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Light and Shadow

They sometimes wonder what it means to live, those who question their very existence, those who are unhappy in the extreme. They sometimes wonder why bother.
And I sometimes think, Life is not that bad. I want to scream it at the top of my lungs, make them see what I see, but I keep my silence.
My mom says it is not my place to interfere when I hear about the stories of death. I never thought much of death, just knew it was the opposite of life. As a little girl my uncle passed away—that sounds so much gentler than died—and we went to his funeral, watched them put him in the ground. I wondered many things then: Why is he in the box and not coming out? He’s only sleeping. Asking this of my mom only made her more upset; her tears rushed down her face and she hugged me, her four-year-old daughter who did not understand. I asked how he would get out of the hole, and with no answer, that was when I think, in some part of my brain, I got it.
He wasn’t coming back.
So I understood it then. Death happened; it’s a natural part of life. But when the kid in high school committed suicide during my sophomore year, it threw me again and I was eleven years younger, armed with thousands of questions. My mom and the teachers just muttered something that he was unhappy.
Happiness was like the sun to me, constant, bright, warm, and everlasting. I wrote that once, last year when we had to do an essay about some topic I forgot. I could never see why people didn’t feel this way, just like I never wondered what it means to live. I am alive, isn’t that all there is to it? I never questioned my existence. Being alive, being me, was wonderful. And to ask why bother . . . no answer presented itself.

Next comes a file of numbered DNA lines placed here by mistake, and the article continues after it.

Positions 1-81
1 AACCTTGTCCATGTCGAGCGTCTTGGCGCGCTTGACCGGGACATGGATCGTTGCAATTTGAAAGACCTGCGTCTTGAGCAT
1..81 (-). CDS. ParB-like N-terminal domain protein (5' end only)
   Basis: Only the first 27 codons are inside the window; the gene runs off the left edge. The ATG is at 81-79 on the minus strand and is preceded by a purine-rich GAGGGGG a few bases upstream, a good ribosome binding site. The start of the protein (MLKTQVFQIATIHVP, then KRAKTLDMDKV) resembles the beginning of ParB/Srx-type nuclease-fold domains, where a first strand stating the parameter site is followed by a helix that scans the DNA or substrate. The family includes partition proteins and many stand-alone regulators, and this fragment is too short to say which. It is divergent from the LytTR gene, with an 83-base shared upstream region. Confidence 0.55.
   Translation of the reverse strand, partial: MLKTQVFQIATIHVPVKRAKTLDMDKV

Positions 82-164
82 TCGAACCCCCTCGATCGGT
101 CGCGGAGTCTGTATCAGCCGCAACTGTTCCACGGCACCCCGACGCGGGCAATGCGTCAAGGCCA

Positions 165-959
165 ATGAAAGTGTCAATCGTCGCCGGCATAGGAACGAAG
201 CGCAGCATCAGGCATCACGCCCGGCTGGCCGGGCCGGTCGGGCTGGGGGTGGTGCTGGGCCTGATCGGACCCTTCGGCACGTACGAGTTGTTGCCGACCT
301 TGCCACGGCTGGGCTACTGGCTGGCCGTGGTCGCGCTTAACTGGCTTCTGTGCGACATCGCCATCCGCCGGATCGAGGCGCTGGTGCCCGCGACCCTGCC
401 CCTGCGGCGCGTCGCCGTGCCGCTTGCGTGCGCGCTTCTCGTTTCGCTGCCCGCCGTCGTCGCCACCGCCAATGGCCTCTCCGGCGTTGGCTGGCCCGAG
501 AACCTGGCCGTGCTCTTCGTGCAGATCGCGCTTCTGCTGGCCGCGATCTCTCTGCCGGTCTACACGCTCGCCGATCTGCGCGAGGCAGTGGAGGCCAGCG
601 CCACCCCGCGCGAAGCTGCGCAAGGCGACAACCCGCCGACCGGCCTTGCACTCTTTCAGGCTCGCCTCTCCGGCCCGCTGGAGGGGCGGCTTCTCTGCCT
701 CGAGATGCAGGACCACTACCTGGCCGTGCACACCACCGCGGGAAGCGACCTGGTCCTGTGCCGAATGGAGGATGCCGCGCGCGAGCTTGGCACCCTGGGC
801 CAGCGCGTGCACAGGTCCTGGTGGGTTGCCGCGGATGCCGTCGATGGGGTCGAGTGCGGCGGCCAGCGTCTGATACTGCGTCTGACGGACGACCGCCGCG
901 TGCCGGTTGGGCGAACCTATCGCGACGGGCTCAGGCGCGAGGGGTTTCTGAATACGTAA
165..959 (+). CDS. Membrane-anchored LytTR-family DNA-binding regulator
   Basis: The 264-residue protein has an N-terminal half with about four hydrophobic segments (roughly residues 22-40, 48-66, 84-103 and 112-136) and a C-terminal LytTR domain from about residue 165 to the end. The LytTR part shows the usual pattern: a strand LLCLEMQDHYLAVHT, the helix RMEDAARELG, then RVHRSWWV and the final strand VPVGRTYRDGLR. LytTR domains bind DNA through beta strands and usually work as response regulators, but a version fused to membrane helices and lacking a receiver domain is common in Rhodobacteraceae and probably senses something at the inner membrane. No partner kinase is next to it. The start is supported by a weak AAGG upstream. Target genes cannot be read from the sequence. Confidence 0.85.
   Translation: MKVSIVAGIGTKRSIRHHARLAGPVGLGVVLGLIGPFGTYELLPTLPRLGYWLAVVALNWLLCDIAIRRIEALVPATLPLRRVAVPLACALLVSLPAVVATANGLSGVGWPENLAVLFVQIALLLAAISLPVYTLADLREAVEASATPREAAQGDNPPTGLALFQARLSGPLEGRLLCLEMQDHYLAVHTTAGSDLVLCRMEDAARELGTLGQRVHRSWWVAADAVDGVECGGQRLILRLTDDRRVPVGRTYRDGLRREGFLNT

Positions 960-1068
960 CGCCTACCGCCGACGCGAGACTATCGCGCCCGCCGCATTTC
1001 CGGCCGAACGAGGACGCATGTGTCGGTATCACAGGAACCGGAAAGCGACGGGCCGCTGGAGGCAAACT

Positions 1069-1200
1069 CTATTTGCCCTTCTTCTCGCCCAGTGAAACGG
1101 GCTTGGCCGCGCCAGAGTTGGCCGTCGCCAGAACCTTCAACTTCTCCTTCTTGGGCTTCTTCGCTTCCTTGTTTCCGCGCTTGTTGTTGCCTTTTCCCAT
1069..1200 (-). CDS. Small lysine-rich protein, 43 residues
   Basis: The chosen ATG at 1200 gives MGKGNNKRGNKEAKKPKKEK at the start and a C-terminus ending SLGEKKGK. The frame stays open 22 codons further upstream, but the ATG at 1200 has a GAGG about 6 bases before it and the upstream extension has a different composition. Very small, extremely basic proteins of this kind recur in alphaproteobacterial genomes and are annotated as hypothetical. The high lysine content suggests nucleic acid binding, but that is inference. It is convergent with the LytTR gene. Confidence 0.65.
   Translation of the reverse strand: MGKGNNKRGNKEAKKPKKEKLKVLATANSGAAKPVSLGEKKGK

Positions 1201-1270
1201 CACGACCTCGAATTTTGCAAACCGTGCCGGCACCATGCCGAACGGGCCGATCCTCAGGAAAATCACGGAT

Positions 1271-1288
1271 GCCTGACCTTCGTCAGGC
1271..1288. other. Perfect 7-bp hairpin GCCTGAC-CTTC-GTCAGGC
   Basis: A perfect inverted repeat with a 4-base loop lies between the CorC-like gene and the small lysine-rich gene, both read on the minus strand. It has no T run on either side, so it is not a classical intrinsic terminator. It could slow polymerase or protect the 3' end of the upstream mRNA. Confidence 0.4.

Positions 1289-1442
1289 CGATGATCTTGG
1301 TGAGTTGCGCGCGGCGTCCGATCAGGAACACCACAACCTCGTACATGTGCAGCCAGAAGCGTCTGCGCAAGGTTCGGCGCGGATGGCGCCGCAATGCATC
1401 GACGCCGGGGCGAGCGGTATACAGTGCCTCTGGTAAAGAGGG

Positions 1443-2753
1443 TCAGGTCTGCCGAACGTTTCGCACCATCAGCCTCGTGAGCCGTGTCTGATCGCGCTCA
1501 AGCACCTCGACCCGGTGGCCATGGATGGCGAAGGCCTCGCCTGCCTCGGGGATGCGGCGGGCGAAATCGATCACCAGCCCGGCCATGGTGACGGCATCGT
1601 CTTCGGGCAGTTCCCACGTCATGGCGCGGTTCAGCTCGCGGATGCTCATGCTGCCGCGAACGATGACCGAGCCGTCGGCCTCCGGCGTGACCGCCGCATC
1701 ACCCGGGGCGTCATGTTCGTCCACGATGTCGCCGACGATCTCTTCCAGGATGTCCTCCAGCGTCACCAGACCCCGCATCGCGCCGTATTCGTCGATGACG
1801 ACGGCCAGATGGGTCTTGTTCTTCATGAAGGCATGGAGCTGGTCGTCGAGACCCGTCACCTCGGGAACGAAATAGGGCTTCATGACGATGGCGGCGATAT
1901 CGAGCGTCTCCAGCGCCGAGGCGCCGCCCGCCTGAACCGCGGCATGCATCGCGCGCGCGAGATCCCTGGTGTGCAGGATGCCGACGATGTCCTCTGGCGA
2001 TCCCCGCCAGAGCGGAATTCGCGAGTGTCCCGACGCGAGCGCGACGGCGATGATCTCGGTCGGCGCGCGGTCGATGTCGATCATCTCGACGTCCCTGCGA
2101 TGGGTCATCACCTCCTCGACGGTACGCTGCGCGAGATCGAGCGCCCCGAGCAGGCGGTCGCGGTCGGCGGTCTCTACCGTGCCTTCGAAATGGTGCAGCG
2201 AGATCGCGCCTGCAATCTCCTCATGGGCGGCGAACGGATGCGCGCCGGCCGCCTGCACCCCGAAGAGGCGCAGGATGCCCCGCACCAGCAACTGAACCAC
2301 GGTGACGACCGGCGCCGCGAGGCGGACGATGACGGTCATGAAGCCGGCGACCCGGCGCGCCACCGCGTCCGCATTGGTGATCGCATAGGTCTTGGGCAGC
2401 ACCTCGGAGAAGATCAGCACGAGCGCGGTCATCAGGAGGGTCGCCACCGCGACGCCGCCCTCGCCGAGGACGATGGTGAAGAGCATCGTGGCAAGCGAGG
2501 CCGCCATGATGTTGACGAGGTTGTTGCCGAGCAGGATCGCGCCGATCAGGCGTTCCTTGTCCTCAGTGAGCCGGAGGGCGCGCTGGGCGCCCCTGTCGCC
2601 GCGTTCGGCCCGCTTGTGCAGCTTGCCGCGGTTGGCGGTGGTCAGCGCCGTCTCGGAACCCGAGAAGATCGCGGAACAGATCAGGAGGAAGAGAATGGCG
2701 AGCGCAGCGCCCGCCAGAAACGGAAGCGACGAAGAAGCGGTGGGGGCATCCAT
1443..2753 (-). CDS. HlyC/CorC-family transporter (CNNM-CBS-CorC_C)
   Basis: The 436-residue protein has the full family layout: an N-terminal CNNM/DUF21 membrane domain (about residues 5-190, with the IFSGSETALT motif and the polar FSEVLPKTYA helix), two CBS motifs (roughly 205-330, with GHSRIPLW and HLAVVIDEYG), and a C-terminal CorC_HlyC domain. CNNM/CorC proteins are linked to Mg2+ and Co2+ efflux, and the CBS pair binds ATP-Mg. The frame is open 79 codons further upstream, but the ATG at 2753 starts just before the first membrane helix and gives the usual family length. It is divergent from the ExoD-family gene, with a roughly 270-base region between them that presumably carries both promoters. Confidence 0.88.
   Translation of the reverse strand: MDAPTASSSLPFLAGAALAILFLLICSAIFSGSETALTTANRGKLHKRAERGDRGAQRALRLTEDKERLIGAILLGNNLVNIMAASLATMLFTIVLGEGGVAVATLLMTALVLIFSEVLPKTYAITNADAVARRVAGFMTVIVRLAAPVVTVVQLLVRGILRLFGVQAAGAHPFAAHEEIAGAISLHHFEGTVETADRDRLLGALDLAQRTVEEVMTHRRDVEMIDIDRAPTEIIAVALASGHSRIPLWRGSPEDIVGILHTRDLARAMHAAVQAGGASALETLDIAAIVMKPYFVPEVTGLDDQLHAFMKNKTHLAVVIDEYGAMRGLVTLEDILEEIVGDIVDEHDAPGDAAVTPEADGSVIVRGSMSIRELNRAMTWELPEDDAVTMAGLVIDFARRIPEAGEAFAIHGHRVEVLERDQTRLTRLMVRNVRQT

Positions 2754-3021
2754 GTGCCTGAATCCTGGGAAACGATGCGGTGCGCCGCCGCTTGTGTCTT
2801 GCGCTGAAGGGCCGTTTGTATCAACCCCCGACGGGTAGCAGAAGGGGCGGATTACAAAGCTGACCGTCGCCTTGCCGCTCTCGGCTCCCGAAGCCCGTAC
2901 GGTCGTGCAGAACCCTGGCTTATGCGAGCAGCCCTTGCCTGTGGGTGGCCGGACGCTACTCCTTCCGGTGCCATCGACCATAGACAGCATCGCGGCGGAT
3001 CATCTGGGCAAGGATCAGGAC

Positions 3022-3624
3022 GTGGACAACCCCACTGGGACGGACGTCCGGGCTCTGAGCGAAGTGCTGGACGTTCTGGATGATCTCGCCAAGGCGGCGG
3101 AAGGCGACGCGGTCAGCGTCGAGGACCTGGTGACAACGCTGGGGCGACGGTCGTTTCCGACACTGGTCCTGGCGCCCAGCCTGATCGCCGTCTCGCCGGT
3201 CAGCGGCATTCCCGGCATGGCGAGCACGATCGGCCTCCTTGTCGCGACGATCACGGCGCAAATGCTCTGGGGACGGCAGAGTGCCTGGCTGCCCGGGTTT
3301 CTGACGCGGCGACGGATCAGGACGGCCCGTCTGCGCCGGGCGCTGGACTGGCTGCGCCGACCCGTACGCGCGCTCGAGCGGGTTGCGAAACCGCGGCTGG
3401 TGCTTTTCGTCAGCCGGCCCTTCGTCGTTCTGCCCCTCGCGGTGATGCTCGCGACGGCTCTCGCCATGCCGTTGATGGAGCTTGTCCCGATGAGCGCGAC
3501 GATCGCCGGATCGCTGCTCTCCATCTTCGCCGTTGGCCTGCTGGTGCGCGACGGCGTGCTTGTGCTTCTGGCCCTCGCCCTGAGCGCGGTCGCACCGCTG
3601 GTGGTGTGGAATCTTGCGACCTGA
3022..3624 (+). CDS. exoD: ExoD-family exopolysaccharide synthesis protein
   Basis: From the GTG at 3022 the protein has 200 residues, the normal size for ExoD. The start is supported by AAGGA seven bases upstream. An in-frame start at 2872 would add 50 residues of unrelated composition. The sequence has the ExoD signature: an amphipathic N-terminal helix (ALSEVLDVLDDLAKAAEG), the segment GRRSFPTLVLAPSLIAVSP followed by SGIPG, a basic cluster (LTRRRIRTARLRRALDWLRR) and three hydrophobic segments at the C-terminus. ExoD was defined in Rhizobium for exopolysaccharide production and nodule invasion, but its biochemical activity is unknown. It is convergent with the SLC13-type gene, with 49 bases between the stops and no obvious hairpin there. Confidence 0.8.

My chest hurts with sympathy when I think of those who hurt in ways none truly understand. They are like shadows, fleeting and racing away from the light or blocking it. I once thought, Happiness is a foreign concept to them. They just couldn’t experience it in the way I think everyone should. If they did, if the whole world did, wouldn’t it be a better place?
Now that I’m older, I can kind of see where I lived in the realm of idealism, but I’m still convinced there is purpose to life. It’s confusing and painful, and so many other things, but it’s all we have. Who is to say we do not deserve to live if we are just normal people going through the day with jobs or school, talking with friends, and loving with family? No one has passed the judgment yet; it’s not some grand test. It’s . . . oh, but there isn’t a way to describe it, is there? The world is seen through a million perspectives; no scope is the same.
So to those who struggle and can’t escape the ghosts of their minds, my heart goes out to them. I honestly wish there were a way to cure depression, liberate the world of it, but I know there isn’t. Life is life; just except it. I do, I guess, by making it the best I can. Because, really, what else is there to do?





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